“This is not just a question about the mayor’s character this is also a question about electability,” Warren shot back. “We are not going to beat Donald Trump with a man who has who-knows-how-many nondisclosure agreements and the drip, drip, drip of women who say they have been harassed or discriminated against. That’s not what we do as Democrats.”

Bloomberg wasn’t the only candidate on the receiving end of Warren’s fire that night as she positioned herself as the only serious policy expert in the room. On healthcare, she criticized former Mayor Pete Buttigieg’s healthcare plan as a “PowerPoint presentation” drawn up by consultants, and said that Sen. Amy Klobuchar’s healthcare proposal was so inadequate that it could fit on a “Post-it note.”

Warren’s total shellacking of Bloomberg had two tangible impacts in the days following the debate. In Morning Consult polling, Bloomberg’s net favorability among Democratic primary voters plummeted by 20 percentage points and 30 points among moderates, the subset of voters among which his campaign should be doing the best.

And secondly, Bloomberg capitulated to Warren’s demands and on Friday, agreed to release three former Bloomberg LP employees from NDAs they signed covering allegations they launched against Bloomberg himself and his workplace behavior.

Warren’s previously faltering campaign got the boost it needed to stay in the race and put her back in the conversation as a top-tier candidate, with Warren raising $14 million in the ten days between the February 11 New Hampshire primary and February 21, including $6 million in the 24 hours after the debate.

Despite the last-minute bump from the debate, Warren is still in a precarious position heading into the next contests. She’s currently polling at 10% on average in South Carolina in FiveThirtyEight’s poll tracker, below the 15% minimum threshold she’ll need to attain to earn delegates, and 10% among Super Tuesday voters in Morning Consult polling.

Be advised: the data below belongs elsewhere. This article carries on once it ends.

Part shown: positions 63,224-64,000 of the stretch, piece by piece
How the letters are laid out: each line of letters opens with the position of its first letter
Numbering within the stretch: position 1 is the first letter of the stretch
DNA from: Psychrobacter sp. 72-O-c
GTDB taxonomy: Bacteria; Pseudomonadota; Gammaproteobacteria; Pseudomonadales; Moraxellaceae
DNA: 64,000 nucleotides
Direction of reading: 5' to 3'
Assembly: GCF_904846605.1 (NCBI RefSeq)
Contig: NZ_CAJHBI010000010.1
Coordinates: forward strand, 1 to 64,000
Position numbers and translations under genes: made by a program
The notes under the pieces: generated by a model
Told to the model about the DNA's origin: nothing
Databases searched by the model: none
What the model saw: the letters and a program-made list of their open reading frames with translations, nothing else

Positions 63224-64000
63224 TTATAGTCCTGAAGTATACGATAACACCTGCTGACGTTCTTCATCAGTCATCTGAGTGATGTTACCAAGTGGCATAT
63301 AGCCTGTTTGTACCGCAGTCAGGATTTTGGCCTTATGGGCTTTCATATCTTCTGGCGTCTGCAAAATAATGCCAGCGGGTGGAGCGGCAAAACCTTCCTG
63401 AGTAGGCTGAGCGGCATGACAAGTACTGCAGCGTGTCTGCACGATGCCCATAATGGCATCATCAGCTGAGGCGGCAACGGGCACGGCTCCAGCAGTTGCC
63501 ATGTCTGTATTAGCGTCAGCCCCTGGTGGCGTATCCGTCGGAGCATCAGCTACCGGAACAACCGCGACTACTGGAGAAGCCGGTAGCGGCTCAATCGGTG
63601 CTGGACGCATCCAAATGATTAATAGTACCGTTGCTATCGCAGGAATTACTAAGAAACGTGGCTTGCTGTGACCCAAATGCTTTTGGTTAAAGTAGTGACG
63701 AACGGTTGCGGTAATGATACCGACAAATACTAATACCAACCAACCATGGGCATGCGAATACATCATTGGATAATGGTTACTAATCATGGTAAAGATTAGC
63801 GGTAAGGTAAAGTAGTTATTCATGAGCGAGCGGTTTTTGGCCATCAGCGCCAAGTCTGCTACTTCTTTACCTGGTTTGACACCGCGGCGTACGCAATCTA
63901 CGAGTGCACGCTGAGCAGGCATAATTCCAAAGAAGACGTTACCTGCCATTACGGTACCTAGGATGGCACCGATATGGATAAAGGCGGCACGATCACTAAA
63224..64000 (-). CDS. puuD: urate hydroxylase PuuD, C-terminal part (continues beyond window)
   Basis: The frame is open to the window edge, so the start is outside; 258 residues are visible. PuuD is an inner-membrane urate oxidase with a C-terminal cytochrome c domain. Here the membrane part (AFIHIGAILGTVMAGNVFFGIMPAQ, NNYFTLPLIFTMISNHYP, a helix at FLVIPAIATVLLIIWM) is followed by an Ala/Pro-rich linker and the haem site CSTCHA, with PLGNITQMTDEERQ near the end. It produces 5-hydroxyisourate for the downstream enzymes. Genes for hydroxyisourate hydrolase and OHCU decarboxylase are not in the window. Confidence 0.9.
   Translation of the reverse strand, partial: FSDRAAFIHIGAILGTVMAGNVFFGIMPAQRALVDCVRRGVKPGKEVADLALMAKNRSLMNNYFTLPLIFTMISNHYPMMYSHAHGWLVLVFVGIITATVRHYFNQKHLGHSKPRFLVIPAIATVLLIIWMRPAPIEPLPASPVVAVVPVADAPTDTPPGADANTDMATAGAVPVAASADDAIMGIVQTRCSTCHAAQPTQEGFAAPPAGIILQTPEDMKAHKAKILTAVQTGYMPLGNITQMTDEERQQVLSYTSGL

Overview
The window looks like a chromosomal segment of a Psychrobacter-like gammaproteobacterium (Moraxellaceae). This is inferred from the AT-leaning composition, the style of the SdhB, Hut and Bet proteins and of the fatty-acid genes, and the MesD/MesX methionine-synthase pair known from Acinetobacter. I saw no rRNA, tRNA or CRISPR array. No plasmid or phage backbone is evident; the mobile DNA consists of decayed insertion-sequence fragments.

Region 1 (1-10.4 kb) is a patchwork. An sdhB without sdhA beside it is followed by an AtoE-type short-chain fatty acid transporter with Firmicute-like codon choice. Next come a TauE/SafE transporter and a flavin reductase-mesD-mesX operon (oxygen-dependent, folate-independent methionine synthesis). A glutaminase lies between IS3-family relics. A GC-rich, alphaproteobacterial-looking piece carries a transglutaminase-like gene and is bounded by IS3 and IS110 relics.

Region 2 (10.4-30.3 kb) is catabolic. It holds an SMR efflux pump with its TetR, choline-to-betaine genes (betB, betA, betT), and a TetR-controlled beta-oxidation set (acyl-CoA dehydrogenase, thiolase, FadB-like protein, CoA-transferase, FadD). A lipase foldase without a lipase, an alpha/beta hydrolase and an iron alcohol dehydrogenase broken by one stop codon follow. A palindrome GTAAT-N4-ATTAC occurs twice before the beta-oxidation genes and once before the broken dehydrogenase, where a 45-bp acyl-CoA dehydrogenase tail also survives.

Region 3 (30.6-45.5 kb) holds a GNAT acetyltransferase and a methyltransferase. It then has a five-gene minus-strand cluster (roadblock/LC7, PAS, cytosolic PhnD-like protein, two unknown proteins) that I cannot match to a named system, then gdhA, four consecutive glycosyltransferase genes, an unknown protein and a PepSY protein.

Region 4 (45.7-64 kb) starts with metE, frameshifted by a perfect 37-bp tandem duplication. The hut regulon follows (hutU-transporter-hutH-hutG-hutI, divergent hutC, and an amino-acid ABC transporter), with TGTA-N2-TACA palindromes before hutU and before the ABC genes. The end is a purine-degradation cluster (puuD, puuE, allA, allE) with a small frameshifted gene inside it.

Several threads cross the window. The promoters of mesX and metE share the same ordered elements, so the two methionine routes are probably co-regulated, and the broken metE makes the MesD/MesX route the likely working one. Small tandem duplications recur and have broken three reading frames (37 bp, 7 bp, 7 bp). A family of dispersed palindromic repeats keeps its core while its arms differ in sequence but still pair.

While Warren’s post-debate bump failed to materialize into a strong showing in Nevada, her campaign is playing the long game and believes Warren can continue to capitalize on her success as other candidates flame out, beginning with the next time she’ll face Bloomberg at Tuesday’s Democratic debate in Charleston, South Carolina.

In a lengthy Saturday night Twitter thread , Warren’s campaign manager Roger Lau argued “the Nevada debate will have more impact on the structure of the race than the Nevada result,” noting that “since a huge percentage of the votes were cast before the debate likely well more than half tonight’s results are a lagging indicator of the current state of the race.”

Lau said the Warren team believes she now has a unique opening, arguing that Biden’s “collapse” in Nevada is “is further evidence of his steep decline” that could make him a non-factor by Super Tuesday, Buttigieg’s fundraising is “drying up,” Klobuchar “has no apparent path” forward, and while Sanders and Bloomberg trounce the rest of the field in funding, they both have “a ceiling” of support.

And as Politico Magazine’s Bill Scher pointed out, Warren’s best bet at this stage in the race is to focus not on winning multiple states outright, but on reaching the 15% delegate threshold in as many places as possible to keep her afloat as a viable contender to maintain her fundraising.

Only time will tell if Lau’s view of the race will pan out and lead to their dream scenario of Warren emerging as a unity candidate over Sanders and Bloomberg as the others fade into the background.

But given Warren’s unsteady position in the field and her failure to earn any delegates in two out of the first three primary states, her window of opportunity to capitalize on her translate her powerful take-downs of Bloomberg into strong electoral results is only getting smaller.